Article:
A ceasefire with the Tamil rebels (Liberation Tigers of Tamil Eelam, LTTE) that closed in early 1995 did not last, and further armed conflicts ensued. In 1999, incumbent Chandrika Kumaratunga was re-elected in the presidential election. In 2000, Prime Minister Sirimavo Rattwate Dias Bandaranaike resigned for health reasons and former Minister of the Interior, Ratnasiri Wickremanayake, took office.

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After President Kumaratunga’s alliance lost the parliamentary majority in early 2001 elections, former UN leader Ranil Wickremasinghe became the UNP’s head of government. President Chandrika Kumaratunga declared the dissolution of Parliament in November 2003, dismissed three cabinet ministers from Wickremasinghe and declared a state of emergency. To do this, she used the absence of the head of government, who was on a state visit to the United States. After Wickremasinghe’s return, the state of emergency was lifted again and the parliament met again. The background to the political crisis was tensions between the president and the head of government: the president accused Wickremasinghe of being too lax in the peace negotiations with the Tamil rebels. After early parliamentary elections in April 2004 there was a change of power: the left-wing PA of Kumaratunga received 105 of 225 parliamentary seats, the party coalition “United National Front” (UNF), led by the UNP Wickremasinghes, only got 81 seats. Mahinda Rajapakse was then sworn in as the new Prime Minister.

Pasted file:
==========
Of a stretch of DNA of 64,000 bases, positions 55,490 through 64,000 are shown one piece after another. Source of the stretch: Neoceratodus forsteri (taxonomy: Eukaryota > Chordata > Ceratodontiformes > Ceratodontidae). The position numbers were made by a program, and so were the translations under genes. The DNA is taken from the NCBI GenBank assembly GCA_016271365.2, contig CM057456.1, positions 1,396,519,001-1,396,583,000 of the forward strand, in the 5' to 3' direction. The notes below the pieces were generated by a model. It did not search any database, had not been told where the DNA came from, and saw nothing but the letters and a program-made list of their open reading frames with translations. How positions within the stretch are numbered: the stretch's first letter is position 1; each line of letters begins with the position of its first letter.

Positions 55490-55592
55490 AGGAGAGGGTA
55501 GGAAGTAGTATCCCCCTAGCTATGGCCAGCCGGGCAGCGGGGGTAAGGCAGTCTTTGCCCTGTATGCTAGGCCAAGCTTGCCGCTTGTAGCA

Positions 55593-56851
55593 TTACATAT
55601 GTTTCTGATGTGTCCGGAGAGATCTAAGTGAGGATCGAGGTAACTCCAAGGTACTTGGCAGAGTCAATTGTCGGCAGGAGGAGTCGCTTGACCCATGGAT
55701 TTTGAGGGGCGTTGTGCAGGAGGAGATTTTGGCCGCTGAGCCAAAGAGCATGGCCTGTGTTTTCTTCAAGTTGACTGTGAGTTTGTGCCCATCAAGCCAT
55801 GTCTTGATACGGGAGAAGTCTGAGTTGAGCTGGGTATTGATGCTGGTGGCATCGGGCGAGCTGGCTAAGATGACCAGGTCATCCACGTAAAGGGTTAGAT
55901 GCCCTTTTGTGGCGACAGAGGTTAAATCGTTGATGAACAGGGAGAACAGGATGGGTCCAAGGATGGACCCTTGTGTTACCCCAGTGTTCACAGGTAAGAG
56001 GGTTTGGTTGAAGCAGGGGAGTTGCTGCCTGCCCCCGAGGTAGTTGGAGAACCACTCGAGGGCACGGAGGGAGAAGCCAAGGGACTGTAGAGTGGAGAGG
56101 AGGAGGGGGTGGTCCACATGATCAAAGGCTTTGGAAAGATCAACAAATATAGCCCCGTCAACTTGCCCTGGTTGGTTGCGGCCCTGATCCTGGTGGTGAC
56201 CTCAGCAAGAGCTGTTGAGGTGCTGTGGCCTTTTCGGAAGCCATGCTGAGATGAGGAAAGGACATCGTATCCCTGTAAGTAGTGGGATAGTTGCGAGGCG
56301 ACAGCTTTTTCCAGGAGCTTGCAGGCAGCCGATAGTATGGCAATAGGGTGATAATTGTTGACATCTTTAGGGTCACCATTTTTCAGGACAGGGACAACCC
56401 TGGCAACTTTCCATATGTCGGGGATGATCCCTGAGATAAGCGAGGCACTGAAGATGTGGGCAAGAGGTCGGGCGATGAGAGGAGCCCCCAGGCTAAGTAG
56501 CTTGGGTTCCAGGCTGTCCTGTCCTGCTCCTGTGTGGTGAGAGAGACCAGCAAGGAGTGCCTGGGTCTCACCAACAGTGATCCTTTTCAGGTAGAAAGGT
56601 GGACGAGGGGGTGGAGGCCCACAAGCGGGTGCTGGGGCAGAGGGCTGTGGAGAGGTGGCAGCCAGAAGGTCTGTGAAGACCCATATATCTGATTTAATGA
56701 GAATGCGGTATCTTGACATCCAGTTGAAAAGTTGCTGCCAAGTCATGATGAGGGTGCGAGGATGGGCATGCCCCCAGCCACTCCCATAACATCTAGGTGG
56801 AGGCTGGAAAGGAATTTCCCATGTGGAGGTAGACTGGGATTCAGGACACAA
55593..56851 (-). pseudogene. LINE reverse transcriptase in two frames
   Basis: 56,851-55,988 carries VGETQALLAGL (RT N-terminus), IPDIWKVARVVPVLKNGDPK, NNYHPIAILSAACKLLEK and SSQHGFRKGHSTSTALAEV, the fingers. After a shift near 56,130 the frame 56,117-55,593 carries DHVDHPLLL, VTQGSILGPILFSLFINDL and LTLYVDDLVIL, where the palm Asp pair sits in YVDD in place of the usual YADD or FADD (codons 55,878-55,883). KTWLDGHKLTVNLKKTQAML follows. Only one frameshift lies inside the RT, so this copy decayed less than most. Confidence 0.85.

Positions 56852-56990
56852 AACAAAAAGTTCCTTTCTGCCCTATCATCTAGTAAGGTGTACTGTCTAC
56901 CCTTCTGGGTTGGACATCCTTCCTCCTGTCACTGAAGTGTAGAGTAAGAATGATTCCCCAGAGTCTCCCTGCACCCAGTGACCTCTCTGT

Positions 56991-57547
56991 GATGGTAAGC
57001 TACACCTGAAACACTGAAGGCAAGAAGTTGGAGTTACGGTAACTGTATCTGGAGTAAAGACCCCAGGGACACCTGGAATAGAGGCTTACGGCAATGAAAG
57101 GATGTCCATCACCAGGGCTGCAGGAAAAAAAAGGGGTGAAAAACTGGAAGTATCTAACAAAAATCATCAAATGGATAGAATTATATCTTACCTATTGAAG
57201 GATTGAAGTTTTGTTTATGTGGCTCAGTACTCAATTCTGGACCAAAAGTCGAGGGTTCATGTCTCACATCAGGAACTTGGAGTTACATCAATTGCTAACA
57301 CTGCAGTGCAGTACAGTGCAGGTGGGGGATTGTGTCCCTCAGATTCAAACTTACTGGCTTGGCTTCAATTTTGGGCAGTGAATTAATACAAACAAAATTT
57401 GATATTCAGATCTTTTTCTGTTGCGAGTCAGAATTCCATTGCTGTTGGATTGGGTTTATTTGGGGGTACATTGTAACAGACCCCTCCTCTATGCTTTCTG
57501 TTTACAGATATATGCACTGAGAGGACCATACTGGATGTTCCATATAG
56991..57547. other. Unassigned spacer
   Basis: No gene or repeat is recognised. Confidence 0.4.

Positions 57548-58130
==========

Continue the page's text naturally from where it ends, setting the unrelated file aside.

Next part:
A state of emergency was declared for Sri Lanka in December 2004 after the tsunami, the result of a seaquake off Sumatra, hit the coast, destroyed numerous settlements and cost the lives of around 30,000 people. At least the economic consequences are no longer noticeable.

For more than 26 years, the ongoing civil war with the rebelling Tamils ​​prevented the island state from developing peacefully. An armistice was signed in 2002 and first steps towards resolving the conflict were taken. However, a few years later he flared up again: Foreign Minister Kadirgamar was murdered on August 12, 2005. In July 2006, the army strengthened by Rajapaksa started its military offensive, which continued until the victory over the LTTE in May 2009. This ended the civil was.

In January 2010, Mahinda Rajapakse was re-elected with 57.9% of the vote in early presidential elections. With the swearing in of the cabinet in April 2010, Rajapakse assumed responsibility for the areas of defense, transport and finance. The President’s brothers received other important positions. With a constitutional amendment in September 2010, Rajapakse was able to greatly expand his powers. His competitor, former army chief General Sarath Fonseka, and some of his supporters were arrested after the presidential election. Fonseka has been convicted by a military court in several trials (including for political office and corruption). In 2011, the government lifted the state of emergency that had been in force since 1971, but at the same time tightened the provisions of the anti-terror law. In May 2012, President Rajapakse Ponseka pardoned international criticism of his repressive policies. Given the apparently dwindling popularity of the government, Rajapaksa decided to hold early elections. These took place in January 2015. The opposition’s joint candidate, Maithripala Sirisena, supported by a broad party alliance, won the election.